Responsible Tourism and Ethics
University of Queensland
Area of Study
Hospitality and Tourism Management
Taught In English
This course requires additional faculty approval for entry.
Course Level Recommendations
ISA offers course level recommendations in an effort to facilitate the determination of course levels by credential evaluators.We advice each institution to have their own credentials evaluator make the final decision regrading course levels.
Host University Units2
Recommended U.S. Semester Credits4
Recommended U.S. Quarter Units6
Hours & Credits
OverviewCourse DescriptionThis course examines a series of contemporary concepts and theories essential for responsible tourism including sustainable tourism for eliminating poverty (pro-poor tourism), cultural heritage management and protected area management. Responsible tourist behaviours are also examined.Learning ObjectivesAfter successfully completing this course you should be able to:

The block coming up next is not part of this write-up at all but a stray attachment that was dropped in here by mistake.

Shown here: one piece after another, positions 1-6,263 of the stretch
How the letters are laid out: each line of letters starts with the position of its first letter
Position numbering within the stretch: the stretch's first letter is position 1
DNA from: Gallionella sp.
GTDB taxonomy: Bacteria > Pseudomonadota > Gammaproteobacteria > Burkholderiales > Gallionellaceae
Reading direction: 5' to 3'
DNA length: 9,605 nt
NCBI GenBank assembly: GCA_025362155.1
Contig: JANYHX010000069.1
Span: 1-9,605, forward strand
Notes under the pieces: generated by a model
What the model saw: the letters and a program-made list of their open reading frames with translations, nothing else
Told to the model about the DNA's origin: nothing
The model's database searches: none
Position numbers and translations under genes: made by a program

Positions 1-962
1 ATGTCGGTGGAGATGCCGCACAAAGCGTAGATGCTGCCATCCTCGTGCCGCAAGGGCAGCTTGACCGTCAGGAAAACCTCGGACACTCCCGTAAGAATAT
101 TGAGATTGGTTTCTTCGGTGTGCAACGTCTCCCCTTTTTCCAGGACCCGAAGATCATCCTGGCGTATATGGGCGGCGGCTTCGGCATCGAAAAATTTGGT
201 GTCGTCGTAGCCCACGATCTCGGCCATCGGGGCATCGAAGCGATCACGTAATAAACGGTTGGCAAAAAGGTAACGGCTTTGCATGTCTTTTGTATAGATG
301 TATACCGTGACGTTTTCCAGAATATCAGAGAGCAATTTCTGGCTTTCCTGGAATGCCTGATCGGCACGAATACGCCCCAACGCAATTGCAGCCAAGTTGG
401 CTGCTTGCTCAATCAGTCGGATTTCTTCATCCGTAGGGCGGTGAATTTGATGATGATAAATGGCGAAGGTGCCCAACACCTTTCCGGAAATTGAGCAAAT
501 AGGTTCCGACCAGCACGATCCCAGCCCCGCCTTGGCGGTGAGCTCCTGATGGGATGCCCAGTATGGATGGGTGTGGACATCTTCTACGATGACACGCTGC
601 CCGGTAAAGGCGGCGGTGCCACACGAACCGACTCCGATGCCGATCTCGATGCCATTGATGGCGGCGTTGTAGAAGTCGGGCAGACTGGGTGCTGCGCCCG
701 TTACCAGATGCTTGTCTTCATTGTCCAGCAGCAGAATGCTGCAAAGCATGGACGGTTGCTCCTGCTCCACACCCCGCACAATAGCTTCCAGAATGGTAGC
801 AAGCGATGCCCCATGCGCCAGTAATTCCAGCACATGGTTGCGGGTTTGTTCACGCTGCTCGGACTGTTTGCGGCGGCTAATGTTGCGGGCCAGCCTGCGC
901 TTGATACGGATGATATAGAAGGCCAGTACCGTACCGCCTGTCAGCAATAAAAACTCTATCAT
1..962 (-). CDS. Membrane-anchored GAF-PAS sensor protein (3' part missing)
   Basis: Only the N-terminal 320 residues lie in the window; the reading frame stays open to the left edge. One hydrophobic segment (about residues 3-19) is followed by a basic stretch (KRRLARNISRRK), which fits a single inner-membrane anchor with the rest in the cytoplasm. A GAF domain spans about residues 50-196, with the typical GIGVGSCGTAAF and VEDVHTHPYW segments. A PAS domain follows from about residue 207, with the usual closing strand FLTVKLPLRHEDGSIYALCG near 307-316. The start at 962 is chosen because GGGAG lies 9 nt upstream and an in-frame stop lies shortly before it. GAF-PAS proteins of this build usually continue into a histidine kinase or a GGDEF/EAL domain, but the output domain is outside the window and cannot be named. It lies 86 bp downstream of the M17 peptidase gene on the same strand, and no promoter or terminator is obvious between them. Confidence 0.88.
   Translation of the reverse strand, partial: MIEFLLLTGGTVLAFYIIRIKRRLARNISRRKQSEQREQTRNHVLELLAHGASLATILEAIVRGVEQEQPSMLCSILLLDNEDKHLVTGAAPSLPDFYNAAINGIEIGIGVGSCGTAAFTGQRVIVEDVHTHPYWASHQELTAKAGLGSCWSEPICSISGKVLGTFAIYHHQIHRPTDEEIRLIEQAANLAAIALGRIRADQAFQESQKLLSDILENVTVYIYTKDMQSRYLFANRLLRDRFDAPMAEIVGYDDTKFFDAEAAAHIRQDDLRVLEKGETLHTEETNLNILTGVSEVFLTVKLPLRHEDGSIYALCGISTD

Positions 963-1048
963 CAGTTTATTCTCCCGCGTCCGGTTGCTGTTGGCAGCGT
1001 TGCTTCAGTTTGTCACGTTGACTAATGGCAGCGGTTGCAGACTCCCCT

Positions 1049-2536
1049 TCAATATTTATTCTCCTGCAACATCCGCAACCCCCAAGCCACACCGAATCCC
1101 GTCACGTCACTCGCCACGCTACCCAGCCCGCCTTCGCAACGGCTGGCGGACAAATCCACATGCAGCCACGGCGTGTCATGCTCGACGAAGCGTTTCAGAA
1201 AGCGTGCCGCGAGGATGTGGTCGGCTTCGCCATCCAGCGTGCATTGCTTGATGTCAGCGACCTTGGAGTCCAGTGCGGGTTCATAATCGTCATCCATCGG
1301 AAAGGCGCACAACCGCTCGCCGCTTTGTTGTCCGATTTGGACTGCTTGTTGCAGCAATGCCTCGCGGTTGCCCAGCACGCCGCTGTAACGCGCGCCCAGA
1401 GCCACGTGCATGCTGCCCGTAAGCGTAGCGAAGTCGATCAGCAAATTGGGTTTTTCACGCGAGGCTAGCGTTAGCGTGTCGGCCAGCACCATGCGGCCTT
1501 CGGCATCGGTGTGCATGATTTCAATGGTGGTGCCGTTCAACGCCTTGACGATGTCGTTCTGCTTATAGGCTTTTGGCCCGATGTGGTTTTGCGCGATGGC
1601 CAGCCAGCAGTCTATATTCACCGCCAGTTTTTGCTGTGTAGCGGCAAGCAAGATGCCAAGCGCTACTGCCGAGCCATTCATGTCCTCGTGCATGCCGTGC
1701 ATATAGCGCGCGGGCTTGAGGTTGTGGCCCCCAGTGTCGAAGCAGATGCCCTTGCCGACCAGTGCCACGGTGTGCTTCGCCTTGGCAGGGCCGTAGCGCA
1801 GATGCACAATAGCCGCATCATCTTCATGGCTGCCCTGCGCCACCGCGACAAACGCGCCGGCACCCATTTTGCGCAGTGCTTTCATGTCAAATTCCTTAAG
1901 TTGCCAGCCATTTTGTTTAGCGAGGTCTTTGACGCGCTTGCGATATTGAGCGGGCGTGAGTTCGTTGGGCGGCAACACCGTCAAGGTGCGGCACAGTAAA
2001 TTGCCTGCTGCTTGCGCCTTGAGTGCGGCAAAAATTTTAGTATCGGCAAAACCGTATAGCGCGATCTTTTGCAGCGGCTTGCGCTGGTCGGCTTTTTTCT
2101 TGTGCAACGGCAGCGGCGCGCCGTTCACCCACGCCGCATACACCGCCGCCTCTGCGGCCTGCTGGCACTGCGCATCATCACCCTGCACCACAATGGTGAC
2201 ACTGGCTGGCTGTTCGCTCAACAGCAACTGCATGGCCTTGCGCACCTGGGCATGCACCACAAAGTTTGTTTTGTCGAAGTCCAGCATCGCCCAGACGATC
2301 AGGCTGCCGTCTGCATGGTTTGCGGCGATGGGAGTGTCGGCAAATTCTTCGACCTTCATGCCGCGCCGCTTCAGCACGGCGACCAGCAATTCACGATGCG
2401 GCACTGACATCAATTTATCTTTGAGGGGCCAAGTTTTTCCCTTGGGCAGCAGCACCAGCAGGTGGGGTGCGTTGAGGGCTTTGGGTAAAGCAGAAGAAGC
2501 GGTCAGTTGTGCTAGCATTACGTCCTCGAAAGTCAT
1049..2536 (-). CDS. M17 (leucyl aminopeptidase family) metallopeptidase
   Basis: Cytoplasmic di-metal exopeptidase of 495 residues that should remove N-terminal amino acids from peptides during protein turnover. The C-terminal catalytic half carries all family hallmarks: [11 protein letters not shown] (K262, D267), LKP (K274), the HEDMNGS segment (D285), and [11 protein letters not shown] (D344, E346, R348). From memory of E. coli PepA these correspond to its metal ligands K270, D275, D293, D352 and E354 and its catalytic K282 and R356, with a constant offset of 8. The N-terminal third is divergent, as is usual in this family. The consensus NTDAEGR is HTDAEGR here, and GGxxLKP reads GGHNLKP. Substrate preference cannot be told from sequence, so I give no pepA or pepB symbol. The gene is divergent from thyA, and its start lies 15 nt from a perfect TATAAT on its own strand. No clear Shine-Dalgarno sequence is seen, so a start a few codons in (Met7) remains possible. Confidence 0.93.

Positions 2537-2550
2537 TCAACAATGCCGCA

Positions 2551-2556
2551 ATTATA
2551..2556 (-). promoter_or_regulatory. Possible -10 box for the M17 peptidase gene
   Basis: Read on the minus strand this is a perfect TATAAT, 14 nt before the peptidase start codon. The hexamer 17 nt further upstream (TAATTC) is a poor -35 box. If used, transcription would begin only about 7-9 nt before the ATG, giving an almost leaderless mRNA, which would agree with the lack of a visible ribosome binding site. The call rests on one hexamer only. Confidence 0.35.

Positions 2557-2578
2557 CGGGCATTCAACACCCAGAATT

Class Contact3 Contact hoursAssessmentReflective essay 1Type: ReflectionLearning Objectives Assessed: 1, 3, 4, 5Due Date: Mid-SemesterWeight: 25%Task Description: The first reflective essay task will consist of three (3) reflective essay topics based on the content covered during weeks one to six of the course. This task requires students to engage in a deep, critical and reflective critique of key course concepts. Students should incorporate their own critical reflections developed through attendance and participation at the weekly seminars as well as course readings and additional research (where appropriate).The essay topics will be made available online via the course blackboard site and emailed to all students enrolled in TOUR3006 at 5:00pm on Tuesday 14th of April. Students have until Sunday 19th of April at 5:00pm to submit their responses.Each of the three (3) reflective essay's should be between 500 and 750 words max.This assessment item should be submitted online via Blackboard. A hard copy is NOT required.Case study report and presentationType: Case StudyLearning Objectives Assessed: 1, 3, 5Due Date: per case study scheduleWeight: 50%Task Description: This 50% assessment item is comprised of two parts: 1) a case study report (40%), and 2) facilitation of a small group discussion (10%) on your assigned case study topic.The latter half of the course is structured around five applied case studies which are used to critically explore the practical application of the course theories and concepts: